Alongside practical and ethical issues, a small body of work has drawn attention to attendant emotional challenges arising for trial staff. For instance, studies exploring the perspectives of recruiting staff have shown that individuals may struggle emotionally as well as intellectually with concepts such as equipoise [7]. Staff may also find recruitment anxiety provoking because of experiencing conflicts between research and clinical roles [6], worrying about upsetting potential recruits [4] or not meeting recruitment targets [16]. While the main focus of this work has been on recruitment, it has also been shown that emotional challenges can extend into subsequent stages of a trial, such as when staff have to notify patients about the outcome of randomisation [16] or encourage patients to remain in a trial when staff do not see this as being in their best clinical interests [10].

To summarise, research has highlighted the practical, ethical and emotional challenges that may be encountered by trial staff. In doing so, this research has also underscored the importance of staff being given appropriate training, education and emotional support to undertake recruitment and deliver trial interventions in consistent and unbiased ways [47, 9, 16]. However, one key aspect of trial work remains absent from this research: the closeout or ending of a trial. This is a striking omission given that, as some commentators have noted, the ending of a trial is likely to give rise to practical and ethical challenges, especially if this requires staff to withdraw treatment and care from patients [17]. Hence, this article seeks to address this gap by reporting findings from an interview study involving staff who were involved in closing out a trial that required them to withdraw the study treatment, insulin pumps, from some of those who took part.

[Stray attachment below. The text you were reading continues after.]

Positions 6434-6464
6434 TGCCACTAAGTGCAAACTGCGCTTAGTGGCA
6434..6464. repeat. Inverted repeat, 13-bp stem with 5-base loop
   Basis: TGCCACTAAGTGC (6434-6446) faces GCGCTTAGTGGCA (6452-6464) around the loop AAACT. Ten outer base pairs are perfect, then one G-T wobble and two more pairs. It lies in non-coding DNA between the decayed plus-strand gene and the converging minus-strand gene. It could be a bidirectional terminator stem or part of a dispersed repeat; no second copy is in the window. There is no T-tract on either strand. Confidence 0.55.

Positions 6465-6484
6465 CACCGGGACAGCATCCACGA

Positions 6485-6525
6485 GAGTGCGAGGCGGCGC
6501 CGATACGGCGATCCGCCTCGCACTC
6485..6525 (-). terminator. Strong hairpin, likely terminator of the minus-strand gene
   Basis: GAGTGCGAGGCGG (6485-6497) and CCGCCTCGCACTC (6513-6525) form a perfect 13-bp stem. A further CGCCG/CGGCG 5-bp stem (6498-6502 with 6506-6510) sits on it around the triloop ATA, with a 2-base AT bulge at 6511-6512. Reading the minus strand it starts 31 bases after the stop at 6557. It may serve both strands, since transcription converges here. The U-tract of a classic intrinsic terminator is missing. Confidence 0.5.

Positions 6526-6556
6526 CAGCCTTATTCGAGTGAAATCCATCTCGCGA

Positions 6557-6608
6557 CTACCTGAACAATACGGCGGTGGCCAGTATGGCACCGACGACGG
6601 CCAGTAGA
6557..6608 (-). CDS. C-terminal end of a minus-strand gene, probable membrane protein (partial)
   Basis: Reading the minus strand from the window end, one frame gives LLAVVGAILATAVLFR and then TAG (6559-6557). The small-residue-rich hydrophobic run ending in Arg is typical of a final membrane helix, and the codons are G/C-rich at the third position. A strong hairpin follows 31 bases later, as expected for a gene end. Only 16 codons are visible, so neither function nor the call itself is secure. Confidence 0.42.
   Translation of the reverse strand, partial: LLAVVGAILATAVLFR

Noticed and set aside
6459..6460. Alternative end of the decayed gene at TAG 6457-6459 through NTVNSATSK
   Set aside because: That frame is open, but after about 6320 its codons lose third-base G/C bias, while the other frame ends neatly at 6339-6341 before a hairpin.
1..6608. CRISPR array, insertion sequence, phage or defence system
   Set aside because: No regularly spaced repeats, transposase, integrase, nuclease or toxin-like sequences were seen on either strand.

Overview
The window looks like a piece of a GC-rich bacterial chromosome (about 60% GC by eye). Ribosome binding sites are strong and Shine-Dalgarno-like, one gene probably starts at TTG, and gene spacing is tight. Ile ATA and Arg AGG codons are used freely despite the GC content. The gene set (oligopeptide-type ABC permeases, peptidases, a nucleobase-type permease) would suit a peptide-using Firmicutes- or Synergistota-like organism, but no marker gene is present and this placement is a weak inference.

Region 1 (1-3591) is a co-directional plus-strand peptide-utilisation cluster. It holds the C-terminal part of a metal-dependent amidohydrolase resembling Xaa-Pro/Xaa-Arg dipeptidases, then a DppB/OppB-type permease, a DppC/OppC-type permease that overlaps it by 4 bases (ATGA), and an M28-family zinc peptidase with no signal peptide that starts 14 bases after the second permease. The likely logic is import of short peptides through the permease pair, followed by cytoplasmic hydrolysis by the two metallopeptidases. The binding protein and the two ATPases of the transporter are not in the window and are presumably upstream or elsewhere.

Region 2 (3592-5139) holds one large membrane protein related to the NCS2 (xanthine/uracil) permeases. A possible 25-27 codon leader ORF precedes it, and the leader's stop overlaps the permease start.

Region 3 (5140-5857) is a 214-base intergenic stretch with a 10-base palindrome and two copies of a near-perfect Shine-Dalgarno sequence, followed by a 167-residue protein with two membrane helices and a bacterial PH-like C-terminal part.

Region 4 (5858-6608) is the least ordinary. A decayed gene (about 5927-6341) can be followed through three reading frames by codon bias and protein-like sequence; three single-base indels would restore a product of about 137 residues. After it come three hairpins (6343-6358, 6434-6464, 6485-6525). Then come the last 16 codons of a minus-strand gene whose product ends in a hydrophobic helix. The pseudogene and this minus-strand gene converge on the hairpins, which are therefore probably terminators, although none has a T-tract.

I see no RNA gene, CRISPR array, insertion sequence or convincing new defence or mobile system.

The REPOSE trial

The REPOSE (Relative Effectiveness of Pumps Over MDI and Structured Education) trial was a parallel group, cluster randomised controlled trial (RCT), conducted in eight centres in the UK between November 2011 and June 2015 [18]. In the UK, where health care is free at the point of delivery, the majority of adults with type 1 diabetes use a multiple daily insulin injection (MDI) regimen and strict clinical criteria, as outlined in the NICE (English) and SIGN (Scottish) guidelines, normally have to be met for patients to be eligible for an insulin pump. The two main criteria for pump eligibility are: (1) attempts to achieve target haemoglobin A1c (HbA1c) levels with MDIs result in the person experiencing disabling hypoglycaemia or (2) HbA1c levels have remained high (that is, at 8.5% or above) on MDI therapy despite a high level of care. As reported in the REPOSE trial protocol [18], a key reason for the restricted use of insulin pumps in the UK is because pumps are a much more expensive option than an MDI regimen. Also, at the time the trial was developed, there was insufficient evidence to approve extension of pump therapy to a wider population; indeed, this was a key rationale for the REPOSE trial being undertaken [18].